Propionic Acidemia Research
Propionic Acidemia is a rare disorder with an estimated incidence of 1:35,000 – 1:70,000 births. There are over 70 identified gene mutations that can cause PA. Different mutations lead to different amounts of enzyme activity. The amount of enzyme activity determines the body’s ability to break down parts of protein and certain fats. This combined with the individual gene make-up of each person means that each affected individual will have an individualized treatment plan and diet. It also means that the cure may vary depending on the mutation.
Research is critical to gathering more information on PA and how it effects the body and organs. In order to encourage new research and help continue funding current researchers, funds are needed for both basic research in the laboratory and clinical research on the individuals. Long term studies are needed to track how PA effects the various organs in the body.
There is a lot to be done…. If you are interested in becoming more involved with PAF, please contact us at [email protected]
Previously awarded project titles:
- Diversion of Isoleucine and Valine Oxidative Pathway to Reduce the Propionogenic Load in Propionic Acidemia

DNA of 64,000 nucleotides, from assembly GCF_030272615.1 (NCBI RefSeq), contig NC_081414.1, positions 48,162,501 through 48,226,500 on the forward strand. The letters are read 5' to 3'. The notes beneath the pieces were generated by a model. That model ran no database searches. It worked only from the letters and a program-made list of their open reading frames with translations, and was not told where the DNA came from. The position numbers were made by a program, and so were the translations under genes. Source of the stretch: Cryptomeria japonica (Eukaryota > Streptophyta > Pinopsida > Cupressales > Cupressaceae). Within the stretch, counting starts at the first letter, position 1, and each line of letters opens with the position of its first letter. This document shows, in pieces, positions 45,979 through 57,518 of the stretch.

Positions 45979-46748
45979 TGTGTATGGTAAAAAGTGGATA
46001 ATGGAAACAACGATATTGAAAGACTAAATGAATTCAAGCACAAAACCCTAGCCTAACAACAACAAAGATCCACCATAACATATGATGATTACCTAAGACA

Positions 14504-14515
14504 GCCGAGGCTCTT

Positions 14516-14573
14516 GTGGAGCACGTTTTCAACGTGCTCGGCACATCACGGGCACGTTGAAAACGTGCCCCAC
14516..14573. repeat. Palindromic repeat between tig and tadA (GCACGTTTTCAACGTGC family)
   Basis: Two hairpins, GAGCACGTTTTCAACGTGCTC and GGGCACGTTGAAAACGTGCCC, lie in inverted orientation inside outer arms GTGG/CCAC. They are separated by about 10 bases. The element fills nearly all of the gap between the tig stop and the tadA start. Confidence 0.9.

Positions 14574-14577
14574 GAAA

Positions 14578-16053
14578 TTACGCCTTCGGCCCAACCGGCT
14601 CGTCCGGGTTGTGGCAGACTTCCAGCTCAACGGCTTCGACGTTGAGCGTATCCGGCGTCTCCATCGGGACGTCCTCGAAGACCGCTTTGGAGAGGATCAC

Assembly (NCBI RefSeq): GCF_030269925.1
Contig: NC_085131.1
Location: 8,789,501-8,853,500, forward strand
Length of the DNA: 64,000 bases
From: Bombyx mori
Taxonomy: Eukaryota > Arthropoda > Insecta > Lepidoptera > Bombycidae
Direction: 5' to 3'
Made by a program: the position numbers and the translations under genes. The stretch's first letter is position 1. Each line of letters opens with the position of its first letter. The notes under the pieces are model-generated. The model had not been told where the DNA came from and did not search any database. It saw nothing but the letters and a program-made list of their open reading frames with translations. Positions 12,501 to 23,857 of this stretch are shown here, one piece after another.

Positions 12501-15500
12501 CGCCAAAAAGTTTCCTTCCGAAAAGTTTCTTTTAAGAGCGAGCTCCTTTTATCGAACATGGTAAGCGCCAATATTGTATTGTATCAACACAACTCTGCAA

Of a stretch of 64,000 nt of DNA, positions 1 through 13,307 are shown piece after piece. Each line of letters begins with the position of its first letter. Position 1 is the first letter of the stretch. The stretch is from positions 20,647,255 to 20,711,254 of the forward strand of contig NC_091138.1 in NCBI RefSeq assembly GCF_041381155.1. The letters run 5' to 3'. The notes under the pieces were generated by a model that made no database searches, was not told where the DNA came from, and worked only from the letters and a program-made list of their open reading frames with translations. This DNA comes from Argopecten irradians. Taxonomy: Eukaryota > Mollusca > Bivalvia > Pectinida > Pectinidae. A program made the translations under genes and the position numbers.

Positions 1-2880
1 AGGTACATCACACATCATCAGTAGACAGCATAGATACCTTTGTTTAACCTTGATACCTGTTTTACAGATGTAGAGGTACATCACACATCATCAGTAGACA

- Serine and Thiol Metabolism in Propionic Acidemia
- Novel RX for propionic acidemia
- Enzyme Replacement Therapy for Propionic Acidemia
- Genotype-phenotype correlations in propionic acidemia
- Crystallization and structure determination of human propionyl CoA carboxylase
- Neurologic Phenotypes and Therapy in Propionic Acidemia Mice
- Feasibility of translating gene therapy for propionyl CoA carboxylase (PCCA) deficiency
- Biomarkers for Neurological Injury in Propionic Acidemia
- Gene Expression Profiles of Patients with Propionic Acidemia and their Carrier Parents
- Is there energy deficiency in Propionic Acidemia?
- Impact of propionic acidemia on brain astrocytes: an in vitro model to test mitochondrial therapy in PA
- A prospective study of biochemical parameters reflective of metabolic control in propionic acidemia